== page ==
No! A joint doctoral degree enjoys the same level of recognition as any doctoral degree awarded by any single institution. What a joint degree offers is a greater degree of flexibility on the labour market as it denotes that the researcher has experience of working in multiple academic cultures.

Do I qualify for a grant?

Doctoral study is expensive and EDOLAD offers a number of its own scholarships. In addition, there are a variety of external scholarship possibilities. See here for more information. It is important to check the deadlines for scholarships carefully as the timings can vary widely and to apply in good time.

Can I self-finance participation in the programme?

It is possible to finance your own participation in the EDOLAD programme. If you are considering this as an option, please contact us for the up-to-date cost of programme participation. You will need to provide proof of your ability to finance all three years of the programme.

What language requirements are there for admission to the programme?

The programme language is English. All tuition and all communication is in English. Applicants must demonstrate a high level of English competence; precise information on the standards required can be found under Apply. Researchers are encouraged to expand their language skills during the programme, however, and language competence is a criteria for admission where it is necessary for the fieldwork component of the research proposal.

Should I contact potential supervisors as part of my application?

You are welcome to contact potential supervisors at the participating institutions to ask whether they might, in principle, be interested in supervising your research. You can find information on the faculty members within the EDOLAD consortium here. It is not, however, a requirement. Successful applicants will have plenty of time to arrange supervision once admitted to the programme. You should bear in mind that we receive lots of such emails from all over the world and a non-committal response does not mean that there is no place for you within the EDOLAD programme; we are simply unlikely to commit to supervise a research project in the abstract.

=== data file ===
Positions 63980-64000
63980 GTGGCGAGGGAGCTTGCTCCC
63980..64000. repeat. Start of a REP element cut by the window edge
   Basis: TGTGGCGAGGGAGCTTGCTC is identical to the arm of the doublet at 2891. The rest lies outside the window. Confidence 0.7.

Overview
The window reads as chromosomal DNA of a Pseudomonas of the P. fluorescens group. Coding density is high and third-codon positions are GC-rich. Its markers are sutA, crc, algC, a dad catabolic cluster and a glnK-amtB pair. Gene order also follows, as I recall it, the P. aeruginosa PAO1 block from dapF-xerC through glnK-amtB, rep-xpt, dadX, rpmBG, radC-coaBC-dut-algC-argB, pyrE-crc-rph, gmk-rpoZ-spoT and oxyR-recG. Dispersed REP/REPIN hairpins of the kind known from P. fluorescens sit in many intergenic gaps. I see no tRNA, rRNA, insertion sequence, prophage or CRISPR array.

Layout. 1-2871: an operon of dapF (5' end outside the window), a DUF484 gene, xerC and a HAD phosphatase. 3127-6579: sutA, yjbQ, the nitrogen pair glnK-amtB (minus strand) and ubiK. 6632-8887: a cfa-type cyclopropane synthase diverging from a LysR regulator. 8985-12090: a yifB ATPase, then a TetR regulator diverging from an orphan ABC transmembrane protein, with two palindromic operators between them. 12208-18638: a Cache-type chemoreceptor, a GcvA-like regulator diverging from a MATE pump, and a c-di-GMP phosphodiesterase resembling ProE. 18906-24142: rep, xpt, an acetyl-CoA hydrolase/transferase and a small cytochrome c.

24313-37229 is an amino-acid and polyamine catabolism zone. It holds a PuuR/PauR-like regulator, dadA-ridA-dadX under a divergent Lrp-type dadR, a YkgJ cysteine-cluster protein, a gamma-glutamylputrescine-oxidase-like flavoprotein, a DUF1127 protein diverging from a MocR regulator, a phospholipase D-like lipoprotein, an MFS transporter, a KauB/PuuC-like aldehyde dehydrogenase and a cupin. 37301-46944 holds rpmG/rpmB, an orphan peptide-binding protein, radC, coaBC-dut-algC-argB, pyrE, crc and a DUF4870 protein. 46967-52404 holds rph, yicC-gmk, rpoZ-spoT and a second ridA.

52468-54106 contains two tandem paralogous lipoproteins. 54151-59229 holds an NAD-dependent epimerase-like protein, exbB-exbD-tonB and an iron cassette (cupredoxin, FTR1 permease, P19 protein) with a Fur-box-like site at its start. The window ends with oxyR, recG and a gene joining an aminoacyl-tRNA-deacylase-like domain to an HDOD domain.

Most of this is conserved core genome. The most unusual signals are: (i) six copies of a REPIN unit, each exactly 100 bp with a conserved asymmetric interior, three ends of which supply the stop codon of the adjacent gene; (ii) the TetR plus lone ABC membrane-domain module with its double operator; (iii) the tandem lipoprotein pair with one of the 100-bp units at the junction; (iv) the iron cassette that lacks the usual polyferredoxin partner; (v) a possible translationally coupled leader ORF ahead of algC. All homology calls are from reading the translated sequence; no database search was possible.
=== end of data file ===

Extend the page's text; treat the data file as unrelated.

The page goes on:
Does a supervisor need to endorse my research proposal before I can apply?

No. You do not need to contact any potential supervisors before you have been selected for the programme. Your research proposal is something that you should prepare yourself – we are interested in your creativity.

I do not have a law degree. Can I still apply?

Yes, we welcome applications from other, related, disciplines, such as sociology or anthropology. That said, EDOLAD is a Law & Development programme and you will be expected to make an effort to get to grips with law and legal thinking and to take it seriously on its own terms. You will be assisted in this by the core curriculum.

Does the programme focus on particular research topics?

The programme is dedicated to Law & Development, broadly conceived. We are not limited to particular topics, such as women in development or human rights. Moreover, the programme is open to different approaches to development i.e. it is not committed to a rights-based approach or any other single approach.